So, here it is. My first tattoo, a full back. Just the outline so far and color will be added in later as well as shading and detail. Not only is my little girl’s name Phoenix but it has a lot of meaning in my own life. My daughter turned 6 months old on the March 20th solar eclipse and I had this finished on April 4th, 2015 (Passover/ and the Lunar Eclipse). Very meaningful tattoo for a first timer. Go big or go home, right?
“Your soul is oftentimes a battlefield, upon which your reason and your judgment wage war against your passion and your appetite. Would that I could be the peacemaker in your soul, that I might turn the discord and the rivalry of your elements into oneness and melody.
But how shall I, unless you yourselves be also the peacemakers, nay, the lovers of all your elements?
Your reason and your passion are the rudder and the sails of your seafaring soul. If either your sails or your rudder be broken, you can but toss and drift, or else be held at a standstill in mid-seas.
For reason, ruling alone, is a force confining; and passion, unattended, is a flame that burns to its own destruction.
Therefore let your soul exalt your reason to the height of passion, that it may sing;
And let it direct your passion with reason, that your passion may live through its own daily resurrection, and like a phoenix rise above its own ashes.
Kahlil Gibran, The Prophet
Just some referenced material I got:
In Greek mythology, a phoenix or phenix (Greek: φοῖνιξ phoinix) is a long-lived bird that is cyclically regenerated or reborn. Associated with the sun, a phoenix obtains new life by arising from the ashes of its predecessor. The phoenix was subsequently adopted as a symbol in Early Christianity. While the phoenix typically dies by fire in most versions of the legend, there are less popular versions of the myth in which the mythical bird dies and simply decomposes before being born again. Herodotus, Lucan, Pliny the Elder, Pope Clement I, Lactantius, Ovid, and Isidore of Seville are among those who have contributed to the retelling and transmission of the phoenix motif.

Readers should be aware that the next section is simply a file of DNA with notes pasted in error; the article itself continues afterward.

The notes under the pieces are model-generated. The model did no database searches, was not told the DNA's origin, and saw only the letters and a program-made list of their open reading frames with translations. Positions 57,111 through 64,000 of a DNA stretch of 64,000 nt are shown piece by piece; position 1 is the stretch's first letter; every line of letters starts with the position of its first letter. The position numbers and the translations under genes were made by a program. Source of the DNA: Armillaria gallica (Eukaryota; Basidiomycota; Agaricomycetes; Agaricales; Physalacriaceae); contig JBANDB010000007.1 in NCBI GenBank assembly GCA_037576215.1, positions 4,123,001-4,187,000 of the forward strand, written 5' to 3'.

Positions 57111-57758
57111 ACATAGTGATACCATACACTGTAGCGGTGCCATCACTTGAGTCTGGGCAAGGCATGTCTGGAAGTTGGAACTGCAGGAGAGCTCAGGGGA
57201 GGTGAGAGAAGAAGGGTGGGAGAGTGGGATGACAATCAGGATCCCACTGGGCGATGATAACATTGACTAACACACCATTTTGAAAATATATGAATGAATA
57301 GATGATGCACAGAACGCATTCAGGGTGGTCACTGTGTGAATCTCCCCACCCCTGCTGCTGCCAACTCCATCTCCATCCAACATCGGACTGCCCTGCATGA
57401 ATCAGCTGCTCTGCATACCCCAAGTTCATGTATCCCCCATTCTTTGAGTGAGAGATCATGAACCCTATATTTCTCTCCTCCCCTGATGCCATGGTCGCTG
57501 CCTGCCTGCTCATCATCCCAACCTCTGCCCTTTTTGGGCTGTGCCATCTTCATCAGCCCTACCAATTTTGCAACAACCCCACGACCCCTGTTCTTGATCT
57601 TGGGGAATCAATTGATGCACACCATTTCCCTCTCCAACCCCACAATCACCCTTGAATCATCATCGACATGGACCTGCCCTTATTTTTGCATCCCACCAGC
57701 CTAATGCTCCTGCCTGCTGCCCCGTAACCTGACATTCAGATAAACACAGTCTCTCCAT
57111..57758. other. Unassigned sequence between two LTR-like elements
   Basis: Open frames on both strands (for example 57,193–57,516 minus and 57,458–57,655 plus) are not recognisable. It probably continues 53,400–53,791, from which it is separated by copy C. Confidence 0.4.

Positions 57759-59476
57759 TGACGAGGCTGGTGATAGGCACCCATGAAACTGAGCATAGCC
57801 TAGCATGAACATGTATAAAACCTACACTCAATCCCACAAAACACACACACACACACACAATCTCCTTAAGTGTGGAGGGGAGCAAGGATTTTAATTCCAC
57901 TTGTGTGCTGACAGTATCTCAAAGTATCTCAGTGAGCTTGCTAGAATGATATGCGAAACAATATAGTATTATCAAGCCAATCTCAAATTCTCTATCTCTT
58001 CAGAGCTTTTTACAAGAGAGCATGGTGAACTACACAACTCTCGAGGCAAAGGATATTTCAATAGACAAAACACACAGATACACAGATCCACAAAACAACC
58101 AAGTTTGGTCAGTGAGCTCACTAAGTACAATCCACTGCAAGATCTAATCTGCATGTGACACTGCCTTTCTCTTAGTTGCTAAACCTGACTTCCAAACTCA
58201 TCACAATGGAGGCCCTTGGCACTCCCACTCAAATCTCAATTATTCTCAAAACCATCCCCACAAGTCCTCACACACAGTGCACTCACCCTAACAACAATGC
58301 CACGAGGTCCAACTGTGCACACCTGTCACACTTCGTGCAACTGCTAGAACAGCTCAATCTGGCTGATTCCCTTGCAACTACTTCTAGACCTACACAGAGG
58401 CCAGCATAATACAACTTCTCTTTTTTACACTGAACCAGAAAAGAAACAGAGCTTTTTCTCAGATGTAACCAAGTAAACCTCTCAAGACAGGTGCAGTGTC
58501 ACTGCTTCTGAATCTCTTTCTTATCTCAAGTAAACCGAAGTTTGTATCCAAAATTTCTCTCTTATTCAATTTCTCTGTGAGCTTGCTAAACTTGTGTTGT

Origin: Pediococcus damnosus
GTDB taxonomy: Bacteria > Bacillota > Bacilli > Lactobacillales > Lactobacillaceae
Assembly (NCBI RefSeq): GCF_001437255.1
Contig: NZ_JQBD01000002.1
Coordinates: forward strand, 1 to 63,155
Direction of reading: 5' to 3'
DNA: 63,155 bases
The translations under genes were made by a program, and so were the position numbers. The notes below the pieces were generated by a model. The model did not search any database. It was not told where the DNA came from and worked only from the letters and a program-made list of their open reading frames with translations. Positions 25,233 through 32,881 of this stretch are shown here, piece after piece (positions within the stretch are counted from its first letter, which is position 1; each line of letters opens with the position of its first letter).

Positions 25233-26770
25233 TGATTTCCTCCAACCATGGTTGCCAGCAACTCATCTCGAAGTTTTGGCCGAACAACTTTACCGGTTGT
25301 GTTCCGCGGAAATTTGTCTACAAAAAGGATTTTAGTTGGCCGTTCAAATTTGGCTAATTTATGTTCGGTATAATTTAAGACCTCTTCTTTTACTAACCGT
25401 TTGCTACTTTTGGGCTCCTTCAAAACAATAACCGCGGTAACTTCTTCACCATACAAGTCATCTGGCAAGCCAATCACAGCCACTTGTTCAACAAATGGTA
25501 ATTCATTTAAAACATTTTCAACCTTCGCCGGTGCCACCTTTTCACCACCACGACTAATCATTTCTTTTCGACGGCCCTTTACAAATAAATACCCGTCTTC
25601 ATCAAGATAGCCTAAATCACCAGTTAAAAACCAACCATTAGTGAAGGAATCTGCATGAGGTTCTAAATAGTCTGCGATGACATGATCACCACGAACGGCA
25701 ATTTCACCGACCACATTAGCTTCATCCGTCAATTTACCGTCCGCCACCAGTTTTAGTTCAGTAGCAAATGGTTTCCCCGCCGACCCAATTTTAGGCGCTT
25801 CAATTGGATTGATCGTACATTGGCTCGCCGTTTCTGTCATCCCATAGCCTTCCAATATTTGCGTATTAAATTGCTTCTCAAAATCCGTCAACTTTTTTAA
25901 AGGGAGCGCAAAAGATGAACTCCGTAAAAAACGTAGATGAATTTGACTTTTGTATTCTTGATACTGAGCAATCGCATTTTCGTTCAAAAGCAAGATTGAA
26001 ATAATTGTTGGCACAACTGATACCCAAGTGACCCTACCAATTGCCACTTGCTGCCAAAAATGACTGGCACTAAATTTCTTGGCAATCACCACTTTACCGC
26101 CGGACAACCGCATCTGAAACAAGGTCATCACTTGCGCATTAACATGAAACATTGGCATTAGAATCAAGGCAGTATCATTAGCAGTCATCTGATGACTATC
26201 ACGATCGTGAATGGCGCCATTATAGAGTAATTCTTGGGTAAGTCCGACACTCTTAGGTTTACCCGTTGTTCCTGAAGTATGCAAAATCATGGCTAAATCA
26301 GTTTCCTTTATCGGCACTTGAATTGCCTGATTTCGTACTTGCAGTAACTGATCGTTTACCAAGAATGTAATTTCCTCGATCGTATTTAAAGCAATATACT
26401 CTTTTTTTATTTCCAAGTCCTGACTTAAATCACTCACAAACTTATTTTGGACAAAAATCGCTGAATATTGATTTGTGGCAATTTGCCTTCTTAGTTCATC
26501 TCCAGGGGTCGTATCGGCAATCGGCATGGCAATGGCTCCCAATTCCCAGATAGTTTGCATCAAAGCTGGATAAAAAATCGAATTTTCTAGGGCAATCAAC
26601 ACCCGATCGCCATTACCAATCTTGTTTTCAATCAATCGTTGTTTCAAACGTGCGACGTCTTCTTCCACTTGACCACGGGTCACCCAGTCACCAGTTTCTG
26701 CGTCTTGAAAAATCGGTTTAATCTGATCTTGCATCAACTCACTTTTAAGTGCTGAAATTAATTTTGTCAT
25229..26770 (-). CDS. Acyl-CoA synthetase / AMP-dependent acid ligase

In the historical record, the phoenix “could symbolize renewal in general as well as the sun, time, the empire, metempsychosis, consecration, resurrection, life in the heavenly Paradise, Christ, Mary, virginity, the exceptional man, and certain aspects of Christian life”.
Classical discourse on the subject of the phoenix points to a potential origin of the phoenix in Ancient Egypt. In the 19th century scholastic suspicions appeared to be confirmed by the discovery that Egyptians in Heliopolis had venerated the benu, a solar bird observed in some respects to be similar to the Greek phoenix. However, the Egyptian sources regarding the benu are often problematic and open to a variety of interpretations. Some of these sources may have been influenced by Greek notions of the phoenix.
In terms of physical appearance, the phoenix, when pictured or described in antique and medieval artwork and literature, will sometimes have a nimbus (a physical feature that emphasizes the phoenix’s connection with the sun). Quite often, the oldest images of phoenixes on record would have nimbuses with seven rays, just like Helios (the personified sun in Greek mythology). Pliny also describes the bird as having a crest of feathers on its head and Ezekiel the Dramatist compared it to a rooster. The phoenix is also commonly associated with royalty and the color purple.
The phoenix was, generally, believed to be colorful and vibrant; Tacitus claimed that this was one aspect of the bird that made it stand out from all other birds. Some thought it had peacock-like coloring, although there was no clear consensus about the mythical bird’s coloring in antiquity (although Herodotus’ claim of a red and yellow theme is popular in many versions of the story on record). Ezekiel the Dramatist claimed that the phoenix had red legs and striking yellow eyes, but Lactantius claimed that its eyes were blue like sapphires and that its legs were covered in scales of yellow-gold with rose-colored talons.
In terms of size, according to R. Van den Broek, Herodotus, Pliny, Solinus, and Philostratus describe the phoenix as similar in size as an eagle, while Lactantius and Ezekiel the Dramatist both claim that the phoenix was larger; Lactantius wrote that the phoenix was larger than the ostrich.